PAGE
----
Estonia is a tiny country in the Northern Europe, located just 80 km South of Finland. You may guess that the climate here is quite rough in winter months, making it a perfect place to stay indoors in a cosy environment. Most visitors end up seeing just an old town during their Baltics cruise. However, there is just so much more to do and see while visiting Estonia!
Tag: Estonia travel
Birds fly South and so should you!
Late Autumn tends to be quite miserable in Norther Europe and it’s the thoughts of inevitable X-mas festivities that barely brighten the mood. Either those or a prospect of taking a sunny holiday in December.
Planning for a quick last-minute get-away can be tough, even if you have a budget. You need to go through hotel websites, figure out logistics, decide on what the hell you are going to do, once you get to your destination and so on. You can get so stressed by the whole planning aspect that you end up just giving up and staying home on your sofa.
Summer in Estonia is not complete without a proper road trip to one of it’s many islands! As much as I love Saaremaa – the largest island – Hiiumaa has always been my favorite. It has a special atmosphere and unique culture. Once you get off the ferry and let all the fast drivers pass by, you almost have the road to yourself. Everything is so near, you can make a round in just one day while enjoying it’s best spots. I have gathered my favorite Hiiumaa points of interest.
Summer time is just so great for short road trips. When it comes to picking our next spot, we always look for good variety of sightseeing’s. Eastern Estonia is great because it’s still very near to the capital, but has a lot to offer. On our last trip to Eastern Estonia we explored some of it’s gems, so this time we decided to pick some more places.
Winter in Estonia is a usually dark and cold time. Sun is rarely out and people tend to stay indoors. But not everyone! Getting out of town in winter can be a wonderful experience. Getting to know your neighborhood is important in any time of the year. Luckily, there are few national parks to explore. The biggest one of them – Lahemaa National Park, is just about 40 minutes drive from Tallinn and is easily done as a half day trip.
Summer is a great time to go out of town. Estonia is no different – except that our towns are small and green anyway. But there is still so much to explore! On a hot July Saturday morning we packed our bags and headed off to the East – with no big plans. Our route was going to look like this: Tuhamagi (famous adventure center in Kiviõli), Narva fortress, lake Peipus (Peipsi). Here is how it looked on the map:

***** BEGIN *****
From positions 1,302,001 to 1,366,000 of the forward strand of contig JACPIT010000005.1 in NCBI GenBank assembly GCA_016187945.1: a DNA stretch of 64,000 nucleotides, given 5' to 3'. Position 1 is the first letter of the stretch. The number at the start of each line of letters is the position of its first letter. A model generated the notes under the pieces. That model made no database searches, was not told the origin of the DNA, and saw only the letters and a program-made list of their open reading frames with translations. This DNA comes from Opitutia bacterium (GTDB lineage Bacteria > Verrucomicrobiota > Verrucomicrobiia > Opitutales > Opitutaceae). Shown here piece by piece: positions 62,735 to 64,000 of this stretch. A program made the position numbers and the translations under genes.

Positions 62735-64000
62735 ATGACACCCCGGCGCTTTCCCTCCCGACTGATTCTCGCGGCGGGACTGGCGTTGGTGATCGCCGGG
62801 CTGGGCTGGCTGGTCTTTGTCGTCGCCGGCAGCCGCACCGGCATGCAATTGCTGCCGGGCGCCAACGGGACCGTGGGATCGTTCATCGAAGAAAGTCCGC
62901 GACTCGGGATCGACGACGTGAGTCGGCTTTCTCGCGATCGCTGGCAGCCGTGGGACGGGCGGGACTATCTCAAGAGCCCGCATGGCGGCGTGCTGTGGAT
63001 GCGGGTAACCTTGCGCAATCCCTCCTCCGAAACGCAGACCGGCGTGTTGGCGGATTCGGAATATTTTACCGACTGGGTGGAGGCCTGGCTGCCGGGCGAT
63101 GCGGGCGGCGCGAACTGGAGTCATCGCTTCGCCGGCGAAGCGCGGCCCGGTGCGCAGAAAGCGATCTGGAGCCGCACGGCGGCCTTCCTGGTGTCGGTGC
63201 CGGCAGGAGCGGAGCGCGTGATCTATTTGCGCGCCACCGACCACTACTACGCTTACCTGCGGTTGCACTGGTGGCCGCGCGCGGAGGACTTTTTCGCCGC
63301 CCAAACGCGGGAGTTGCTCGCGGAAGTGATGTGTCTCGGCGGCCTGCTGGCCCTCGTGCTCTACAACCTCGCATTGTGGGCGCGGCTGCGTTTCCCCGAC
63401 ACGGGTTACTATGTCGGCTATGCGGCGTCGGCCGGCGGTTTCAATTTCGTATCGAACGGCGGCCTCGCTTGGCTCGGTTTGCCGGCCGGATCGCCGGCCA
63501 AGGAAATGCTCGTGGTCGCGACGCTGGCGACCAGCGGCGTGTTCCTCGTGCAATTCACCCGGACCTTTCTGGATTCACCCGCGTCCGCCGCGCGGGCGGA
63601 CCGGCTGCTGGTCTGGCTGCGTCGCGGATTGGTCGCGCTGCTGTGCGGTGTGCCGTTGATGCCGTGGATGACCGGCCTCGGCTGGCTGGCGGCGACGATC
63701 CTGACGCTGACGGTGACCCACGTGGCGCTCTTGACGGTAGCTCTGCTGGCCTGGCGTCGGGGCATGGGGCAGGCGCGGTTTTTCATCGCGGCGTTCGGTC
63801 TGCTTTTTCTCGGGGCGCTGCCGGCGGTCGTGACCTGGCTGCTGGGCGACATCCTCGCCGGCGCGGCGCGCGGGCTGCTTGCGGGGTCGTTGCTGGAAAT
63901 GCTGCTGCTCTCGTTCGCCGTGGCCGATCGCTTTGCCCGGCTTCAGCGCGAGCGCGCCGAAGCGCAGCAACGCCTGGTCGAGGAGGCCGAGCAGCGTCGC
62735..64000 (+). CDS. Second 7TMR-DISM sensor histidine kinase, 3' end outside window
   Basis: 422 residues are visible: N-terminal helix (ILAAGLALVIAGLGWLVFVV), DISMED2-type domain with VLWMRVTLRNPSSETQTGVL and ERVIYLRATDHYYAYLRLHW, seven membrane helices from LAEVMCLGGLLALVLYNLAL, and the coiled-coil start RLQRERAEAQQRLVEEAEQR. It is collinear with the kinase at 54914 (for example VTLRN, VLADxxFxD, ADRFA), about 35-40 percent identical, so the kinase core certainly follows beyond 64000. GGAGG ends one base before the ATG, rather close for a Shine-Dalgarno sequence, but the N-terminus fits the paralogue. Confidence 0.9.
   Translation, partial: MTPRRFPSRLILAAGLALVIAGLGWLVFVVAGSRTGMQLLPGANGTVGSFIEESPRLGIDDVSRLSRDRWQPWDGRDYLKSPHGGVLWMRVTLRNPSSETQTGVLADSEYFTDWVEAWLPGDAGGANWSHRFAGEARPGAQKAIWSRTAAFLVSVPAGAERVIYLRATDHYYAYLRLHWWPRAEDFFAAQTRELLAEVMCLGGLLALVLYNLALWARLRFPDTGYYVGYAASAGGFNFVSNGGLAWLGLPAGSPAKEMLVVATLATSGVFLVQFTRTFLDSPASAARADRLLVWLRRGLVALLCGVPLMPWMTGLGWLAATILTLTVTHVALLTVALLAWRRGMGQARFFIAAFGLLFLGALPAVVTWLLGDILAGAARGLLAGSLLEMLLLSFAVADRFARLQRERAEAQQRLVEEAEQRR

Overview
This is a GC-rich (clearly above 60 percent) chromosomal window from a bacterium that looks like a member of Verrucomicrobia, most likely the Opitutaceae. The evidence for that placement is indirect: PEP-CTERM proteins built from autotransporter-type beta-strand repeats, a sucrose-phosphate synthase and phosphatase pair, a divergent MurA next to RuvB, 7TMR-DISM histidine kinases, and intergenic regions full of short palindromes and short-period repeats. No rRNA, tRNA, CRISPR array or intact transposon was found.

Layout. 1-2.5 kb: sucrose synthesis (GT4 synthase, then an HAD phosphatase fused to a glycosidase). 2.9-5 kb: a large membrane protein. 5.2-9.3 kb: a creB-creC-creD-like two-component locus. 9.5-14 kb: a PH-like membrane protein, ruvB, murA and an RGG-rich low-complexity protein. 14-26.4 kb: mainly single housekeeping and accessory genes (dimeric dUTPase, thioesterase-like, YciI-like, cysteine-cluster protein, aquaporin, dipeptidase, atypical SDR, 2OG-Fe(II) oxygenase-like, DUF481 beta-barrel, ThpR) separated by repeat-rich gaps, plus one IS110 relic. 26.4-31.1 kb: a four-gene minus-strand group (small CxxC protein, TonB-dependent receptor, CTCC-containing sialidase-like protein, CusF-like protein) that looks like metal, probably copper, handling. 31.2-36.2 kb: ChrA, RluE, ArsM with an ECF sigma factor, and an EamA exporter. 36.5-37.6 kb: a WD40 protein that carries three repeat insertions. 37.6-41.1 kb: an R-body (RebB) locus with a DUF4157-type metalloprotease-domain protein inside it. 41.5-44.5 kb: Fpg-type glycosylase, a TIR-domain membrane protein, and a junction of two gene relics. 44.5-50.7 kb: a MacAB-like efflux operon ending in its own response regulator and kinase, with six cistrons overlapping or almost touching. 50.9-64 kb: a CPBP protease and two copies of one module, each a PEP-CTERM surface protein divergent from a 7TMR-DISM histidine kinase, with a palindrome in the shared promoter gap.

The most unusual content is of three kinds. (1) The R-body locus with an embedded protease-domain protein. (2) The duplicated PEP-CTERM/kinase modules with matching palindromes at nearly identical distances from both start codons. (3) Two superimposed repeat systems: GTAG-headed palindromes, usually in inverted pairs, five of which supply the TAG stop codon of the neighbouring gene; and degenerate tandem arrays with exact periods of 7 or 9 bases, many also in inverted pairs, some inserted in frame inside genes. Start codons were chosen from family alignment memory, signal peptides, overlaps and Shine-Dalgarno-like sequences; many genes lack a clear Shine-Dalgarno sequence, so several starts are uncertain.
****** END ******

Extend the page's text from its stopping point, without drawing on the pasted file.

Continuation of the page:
Now this place is fantastic at any time of the year! First snow usually attracts skiers and snowboarders – that’s why the park was constructed in the first place. Sadly, Estonia has no mountains – the highest peak is just above 300m. So for those who enjoy the slopes there isn’t much choice where to go. Kiviõli winter park is a nice and modern park with lifts, restaurant, ski/snowboard rent etc. There is even a small hostel! Great place for winter fun! This is me skiing in February 2016:
Summer in Tuhamägi
Winter is short and the slopes would otherwise just stay useless, unless there is a fun way to have them running. And there is one – they are called mountain cars. These cool little machines don’t have any engines, just breaks. The lift pulls you up to the top just like in winter – then you start your way down on a curvy road, just by using the breaks! It’s super fun, you get to drift, control the car and feel like the champion! First round is always careful, but then you realize you have to let go of the break and enjoy the rush!
Town of Narva is famous mostly due to it’s location – the Estonian-Russian border. Not many people really go there. But every time we cross the border, it’s hard not to notice a huge fortress – two of them actually, on the both sides of the river. One is on the Russian side, another one on the Estonian side. The fortress is over 700 years old and has been renovated lately. There is a museum dedicated to the history of Narva and the border patrol. In the yard of the fortress you may find handicraft for sale.
Right outside the fortress and near the border point you can enjoy a tasty meal at the Old Trafford Restaurant. Loved their salad! For hot summer months they offer outside service at the open terrace. The prices are OK, just like in Tallinn, but you may have difficult time finding anything better in Narva.
It was time to move on and head south. We made a quick stop at Fama shopping center to buy some food for the road and the evening and started our way towards the lake. The heat was unbearable, thank God for the AC! On our way there was a chance to visit Narva-Jõesuu – famous seaside resort, but we decided to skip it to save time. The distance to the lake was around 1,5 hours, but we made numerous stops on the way. One of the stops was at Pühtitsa Convert -famous women’s monastery
For overnight we picked Vaino Turismitalu – cozy little hostel-like accommodation right on the Peipus lake shore. The price was only 30 EUR and we booked it on Booking.com. The hosts are amazing and welcoming. They offered us a grill and organized table and chairs on the lake side. The evening was lovely – very warm and the view was stunning! On our way we bought some smoked fish. There are tons of stalls along the road selling smoked fish near Peipsi lake, and I definately recommend buying it! We tried bream (estonian – “latikas”) and whitefish (“rääbis”) and loved both.
View from our room:
Eating smoked fish by the lake
On the next morning we headed West to our final point of interest – Alatskivi castle. Painted in white, it looks much like a castle from a fairy tale! Newly renovated, it’s a museum dedicated to one of the most famous it’s owners – Estonian composer Eduard Tubin. Although it’s rather small, it’s still worth a visit. The castle and the park are well looked after.